The relationship between food and health is a pillar of Chinese Medicine.
The healing properties of food have been well-respected in Chinese theory for thousands of years, and more recently, have been making progress in the West in the form of “superfoods.”
Among the most popular of these superfoods is salmon, and it’s not hard to see why.
Few single foods bring as many valuable contributions to the table as salmon: it’s an excellent source of high-quality protein, contains all nine of the essential amino acids, and is packed with predominantly unsaturated fats.
From a Chinese Medicine perspective, salmon supports the spleen and strengthens Qi (energy), which is key to maintaining inner balance and warding off illness.
But how does eating salmon equate to “emotional balance”?
In today’s hustling and bustling world, illness is often brought on by mental and emotional stress. When we’re stressed, we tend to over or under eat, choose foods that aren’t always best for us, and perhaps skip important activities–like exercise and meditation–altogether.
Neglecting your diet or wellness routine (especially in times of stress) is what throws your body out of balance. It can cause your blood sugar levels to drastically rise or fall, which can increase feelings of stress and lethargy.
This is where superfoods (like salmon) come in. By eating the right combinations of nutritious food on a regular basis, you can help regulate your blood sugar, which can greatly affect your mood and revitalize your body.
But like any balanced meal, eating salmon alone isn’t going to cut it.
You need vegetables, fruits, nuts, and seeds to properly protect your system across all fronts. In this recipe, you’ll find delicate arugula greens for energy, blackened grilled fennel to support the liver and spleen, tart orange peel for circulation, as well as crispy almonds and flax seeds for further spleen support (and texture, of course).
While enjoyable to eat, the ingredients in this meal (which I cooked for years in my restaurant) are quietly working together to support your liver and spleen, while helping Qi flow freely throughout the body (which is essential for maintaining emotional balance).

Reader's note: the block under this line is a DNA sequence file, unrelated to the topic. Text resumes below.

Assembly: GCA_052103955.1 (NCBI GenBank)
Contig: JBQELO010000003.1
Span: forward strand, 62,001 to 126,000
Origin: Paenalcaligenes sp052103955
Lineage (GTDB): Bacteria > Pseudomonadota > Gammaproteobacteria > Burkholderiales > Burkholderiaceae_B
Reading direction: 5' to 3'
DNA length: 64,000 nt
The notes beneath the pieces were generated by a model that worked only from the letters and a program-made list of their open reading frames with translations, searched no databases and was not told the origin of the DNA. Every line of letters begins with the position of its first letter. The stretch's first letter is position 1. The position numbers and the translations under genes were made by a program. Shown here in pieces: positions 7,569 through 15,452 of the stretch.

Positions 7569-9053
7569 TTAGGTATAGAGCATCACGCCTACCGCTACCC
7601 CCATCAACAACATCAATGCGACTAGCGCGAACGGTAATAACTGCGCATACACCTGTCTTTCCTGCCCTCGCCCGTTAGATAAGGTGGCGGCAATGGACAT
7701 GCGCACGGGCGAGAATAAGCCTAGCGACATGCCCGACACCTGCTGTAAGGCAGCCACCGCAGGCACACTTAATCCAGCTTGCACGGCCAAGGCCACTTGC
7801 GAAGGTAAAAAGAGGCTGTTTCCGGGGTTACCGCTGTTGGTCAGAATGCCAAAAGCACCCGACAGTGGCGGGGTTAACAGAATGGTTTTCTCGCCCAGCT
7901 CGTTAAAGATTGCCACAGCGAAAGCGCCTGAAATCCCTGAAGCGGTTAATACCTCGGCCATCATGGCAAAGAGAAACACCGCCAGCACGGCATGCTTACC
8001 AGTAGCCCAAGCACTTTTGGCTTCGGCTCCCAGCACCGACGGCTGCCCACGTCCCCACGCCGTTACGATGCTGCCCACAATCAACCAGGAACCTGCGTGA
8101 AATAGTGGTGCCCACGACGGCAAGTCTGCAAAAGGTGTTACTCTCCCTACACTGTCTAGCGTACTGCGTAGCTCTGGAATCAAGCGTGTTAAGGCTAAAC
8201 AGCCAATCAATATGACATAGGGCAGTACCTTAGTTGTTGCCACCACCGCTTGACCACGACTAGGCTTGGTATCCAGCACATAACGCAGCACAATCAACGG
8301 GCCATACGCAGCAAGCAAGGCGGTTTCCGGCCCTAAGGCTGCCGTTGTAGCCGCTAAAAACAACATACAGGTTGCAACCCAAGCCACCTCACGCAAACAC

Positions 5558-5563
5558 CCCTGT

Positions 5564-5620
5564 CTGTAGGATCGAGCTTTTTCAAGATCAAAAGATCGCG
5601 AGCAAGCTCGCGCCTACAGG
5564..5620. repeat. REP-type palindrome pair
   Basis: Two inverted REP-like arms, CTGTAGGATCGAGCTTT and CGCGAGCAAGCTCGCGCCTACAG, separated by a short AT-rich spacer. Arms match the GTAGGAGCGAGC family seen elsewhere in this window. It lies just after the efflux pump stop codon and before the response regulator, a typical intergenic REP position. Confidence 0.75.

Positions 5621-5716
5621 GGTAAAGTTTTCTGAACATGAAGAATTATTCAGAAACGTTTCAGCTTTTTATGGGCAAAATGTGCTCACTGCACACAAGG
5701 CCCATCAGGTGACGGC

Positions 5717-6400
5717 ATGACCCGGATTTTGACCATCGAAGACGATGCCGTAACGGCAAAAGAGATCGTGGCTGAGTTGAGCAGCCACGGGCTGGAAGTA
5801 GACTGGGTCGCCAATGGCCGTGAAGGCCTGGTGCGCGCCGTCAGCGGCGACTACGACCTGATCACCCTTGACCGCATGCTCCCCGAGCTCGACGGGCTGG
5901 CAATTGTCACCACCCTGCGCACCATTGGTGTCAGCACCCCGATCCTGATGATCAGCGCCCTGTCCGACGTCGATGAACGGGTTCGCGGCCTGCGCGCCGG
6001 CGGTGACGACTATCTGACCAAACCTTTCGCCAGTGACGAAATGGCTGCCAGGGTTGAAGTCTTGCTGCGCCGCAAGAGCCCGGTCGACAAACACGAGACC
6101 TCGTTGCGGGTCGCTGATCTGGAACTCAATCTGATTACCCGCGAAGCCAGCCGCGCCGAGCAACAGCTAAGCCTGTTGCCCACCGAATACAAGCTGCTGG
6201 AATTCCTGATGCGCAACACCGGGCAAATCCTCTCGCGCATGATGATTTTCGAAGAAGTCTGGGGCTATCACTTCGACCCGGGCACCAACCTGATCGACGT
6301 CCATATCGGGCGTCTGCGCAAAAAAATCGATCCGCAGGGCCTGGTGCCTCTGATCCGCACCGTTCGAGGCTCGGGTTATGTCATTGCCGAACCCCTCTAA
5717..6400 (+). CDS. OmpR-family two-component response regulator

What I love most about this meal is not only the layers of delicious flavors, but the sense of balance I feel after eating it, which is what Chinese Medicine is all about: finding balance from within.
I invite you to try this recipe yourself following the directions below—I hope it brings you a feeling of inner and outer calm to carry you through your week.
Portion salmon into 2-3 pieces and season with sea salt and black pepper. Coat the presentation side of the salmon with the flaxseed and sear presentation side down in a hot sauté pan with 1 tablespoon of olive oil until nicely browned. Flip the salmon over and finish in 400° oven to desired doneness (I recommend just a couple of minutes for medium to medium-rare; if your salmon piece is thin, just the heat from the sauté pan will be enough and can likely avoid the added step of baking).
Lightly toast the sliced almonds in a dry sauté pan. Set aside.
To prepare the fennel, slice the bulb into quarter to half inch slices, brush with a bit of olive oil, season with salt and pepper and cook on a grill or grill pan until slightly charred. Dice and set aside.
Zest a bit of the oranges and set aside for the vinaigrette. Then, cut three oranges in half and caramelize/char the “cut” side (inside of the orange) using a grill, grill pan or sauté pan. It should be just starting to burn and caramelize. Once the charred orange has cooled, juice into a small mixing bowl.
Once the orange has been juiced, mix in as much of the zest as you like, and add the dijon mustard, rice wine vinegar, salt and black pepper to taste and whisk in the virgin olive oil.
Supreme (or section) two oranges. Toss the arugula, diced fennel and orange segments with the orange vinaigrette and portion onto plates. Sprinkle with toasted almonds and top off with the salmon.
|Ingredients||Chinese Medicine Benefits|
|Salmon||Supports the spleen, tonifies Qi and blood|
|Flax||Supports the spleen and liver|
|Arugula||Moves stuck energy (Qi)|
|Fennel Bulb||Supports the liver and spleen|
|Orange||Supports the liver, promotes Qi circulation|
|Orange Peel||Supports the spleen, promotes Qi circulation|
|Almonds||Supports the spleen, tonifies Qi, promotes Qi circulation|